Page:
Ladies, we can’t expect the rating system to vanish and demand respect from our male counterparts when the “ick” trend continues to produce the same negative side effects. Playing the victim card in the rating system scenario is only validated if women treat men fairly, and vice versa. Yes, the rating system is terrible. But it’s hypocritical to criticize guys for trends like this when women do similar things without facing the level of public scrutiny men face. I can guarantee that if a man had popularized the “ick” notion, women would be just as enraged as they are about the rating system. Because women have historically been subject to gender discrimination, many believe it’s justifiable to fight fire with fire and impose the same damaging concepts on men. Retaliation has become a common tactic for setting sexist remarks.
Regardless of who started this back-and-forth gender war on Tik Tok, women and men need to realize they are both at fault for hurtful gender-related trends. Comparing the level of harm the “ick” vs the rating system cause is like chasing one’s tail. At first glance, some may argue the rating system is more blatantly sexist. This ignores the fact that these trends, no matter how minor, both have an impact on an individual’s self-esteem behind the screen. If feminists are seeking equality, we still need to hold men accountable for their actions but should be seeking solutions rather than introducing new issues. The same applies for men. If men don’t want to be criticized for doing things like merely plugging in their phones at night, they have to stop judging girls solely based on their appearance.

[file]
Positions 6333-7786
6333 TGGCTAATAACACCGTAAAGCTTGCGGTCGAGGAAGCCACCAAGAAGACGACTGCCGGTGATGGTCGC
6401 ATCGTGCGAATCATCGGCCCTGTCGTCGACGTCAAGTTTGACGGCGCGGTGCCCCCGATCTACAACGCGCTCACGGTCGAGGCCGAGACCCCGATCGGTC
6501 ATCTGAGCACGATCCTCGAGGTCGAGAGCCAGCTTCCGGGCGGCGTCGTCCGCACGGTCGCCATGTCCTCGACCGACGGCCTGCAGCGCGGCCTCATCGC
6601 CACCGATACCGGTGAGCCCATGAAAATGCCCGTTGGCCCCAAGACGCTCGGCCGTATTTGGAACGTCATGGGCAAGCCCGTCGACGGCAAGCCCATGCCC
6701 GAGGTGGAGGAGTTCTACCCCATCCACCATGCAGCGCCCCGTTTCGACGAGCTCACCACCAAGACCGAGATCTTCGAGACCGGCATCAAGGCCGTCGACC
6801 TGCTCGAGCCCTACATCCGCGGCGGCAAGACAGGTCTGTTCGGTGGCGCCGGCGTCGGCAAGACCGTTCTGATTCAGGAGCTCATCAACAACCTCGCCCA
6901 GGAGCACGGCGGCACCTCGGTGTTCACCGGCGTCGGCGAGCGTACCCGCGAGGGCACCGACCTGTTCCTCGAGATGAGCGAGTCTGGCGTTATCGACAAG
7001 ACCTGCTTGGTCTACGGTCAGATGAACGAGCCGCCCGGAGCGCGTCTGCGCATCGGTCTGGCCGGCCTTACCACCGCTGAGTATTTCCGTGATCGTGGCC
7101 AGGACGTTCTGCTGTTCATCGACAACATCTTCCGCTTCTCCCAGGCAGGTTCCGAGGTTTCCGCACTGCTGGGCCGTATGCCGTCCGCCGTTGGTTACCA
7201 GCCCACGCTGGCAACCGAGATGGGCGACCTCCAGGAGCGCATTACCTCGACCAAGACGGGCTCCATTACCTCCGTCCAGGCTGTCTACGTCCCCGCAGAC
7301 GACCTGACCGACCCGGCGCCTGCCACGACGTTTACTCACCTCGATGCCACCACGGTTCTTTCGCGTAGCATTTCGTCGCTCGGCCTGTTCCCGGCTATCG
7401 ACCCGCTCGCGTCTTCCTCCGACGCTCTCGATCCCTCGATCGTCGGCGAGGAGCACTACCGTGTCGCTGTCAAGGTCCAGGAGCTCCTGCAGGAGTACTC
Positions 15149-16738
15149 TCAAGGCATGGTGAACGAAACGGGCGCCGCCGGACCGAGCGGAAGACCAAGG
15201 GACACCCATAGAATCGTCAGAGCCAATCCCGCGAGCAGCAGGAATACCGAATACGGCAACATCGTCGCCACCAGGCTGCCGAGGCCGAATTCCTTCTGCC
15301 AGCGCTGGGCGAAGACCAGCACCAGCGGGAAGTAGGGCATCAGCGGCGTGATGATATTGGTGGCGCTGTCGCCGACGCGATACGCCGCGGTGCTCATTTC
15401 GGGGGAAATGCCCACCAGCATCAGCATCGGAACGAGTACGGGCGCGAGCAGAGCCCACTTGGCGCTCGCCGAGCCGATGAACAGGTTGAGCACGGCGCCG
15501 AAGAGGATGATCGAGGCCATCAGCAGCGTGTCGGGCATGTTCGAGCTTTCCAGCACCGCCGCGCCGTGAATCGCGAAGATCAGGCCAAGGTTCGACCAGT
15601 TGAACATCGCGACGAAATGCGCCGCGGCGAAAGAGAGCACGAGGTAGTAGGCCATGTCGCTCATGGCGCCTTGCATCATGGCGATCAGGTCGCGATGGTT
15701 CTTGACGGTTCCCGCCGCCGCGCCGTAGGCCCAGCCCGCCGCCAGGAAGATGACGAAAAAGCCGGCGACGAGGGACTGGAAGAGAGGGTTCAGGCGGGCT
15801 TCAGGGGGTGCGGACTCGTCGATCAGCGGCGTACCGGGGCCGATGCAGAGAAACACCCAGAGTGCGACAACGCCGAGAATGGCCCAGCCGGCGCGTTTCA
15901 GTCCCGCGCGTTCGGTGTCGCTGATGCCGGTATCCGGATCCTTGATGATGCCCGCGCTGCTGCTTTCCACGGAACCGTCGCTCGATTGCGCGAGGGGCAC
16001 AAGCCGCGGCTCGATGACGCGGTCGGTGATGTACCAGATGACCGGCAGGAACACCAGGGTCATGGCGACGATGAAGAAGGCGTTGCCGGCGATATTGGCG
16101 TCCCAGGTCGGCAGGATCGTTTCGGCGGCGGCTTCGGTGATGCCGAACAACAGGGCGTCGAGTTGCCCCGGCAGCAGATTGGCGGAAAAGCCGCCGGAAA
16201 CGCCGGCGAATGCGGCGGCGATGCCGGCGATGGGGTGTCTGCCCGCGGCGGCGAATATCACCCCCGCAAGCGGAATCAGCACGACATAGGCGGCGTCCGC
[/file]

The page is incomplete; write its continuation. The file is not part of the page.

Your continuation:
I’m also not denying that when incorporated tastefully, poking fun at gender stereotypes can’t be comical. Although I try to refrain from promoting or intertwining sexism and humor, gender norms are a highly relatable aspect of society and these types of jokes are popularized in the media However, I think I speak for everyone when I say I’d rather read a witty and comedic comment related to the video I’m watching than hear that Michael, a 21 year old guy from Kentucky thinks Courtney, a 14 year old girl, deserves a 43C rating. It’s just not as funny. But, I’m not the joke police. And point being, if you ultimately cannot resist making a joke that could be interpreted as sexist, make sure it is very obvious it is a joke and could not be construed as a hateful comment. Both the “ick” and the rating system cross the line in this sense: these trends can’t be considered humorous by the vast majority of viewers and could definitely result in damaging side effects.
In conclusion, we all need to forgive one another and reach kumbaya on Tik Tok. No more rating systems, no more “ick”, no more victim cards, and no more objectification. Although Tik Tok is a platform for teenagers, we need to act like adults and only promote trends and content that’s humorous and harmless. I’m sure these trends are not created with malicious intentions to rip apart anyone’s self esteem necessarily, but they aren’t benefiting the commenter, the person who receives the comment, or any viewers. When it comes to sexism on Tik Tok, women and men are two sides of the same coin, and the only way to limit any further trends from erupting, is to educate rather than retaliate.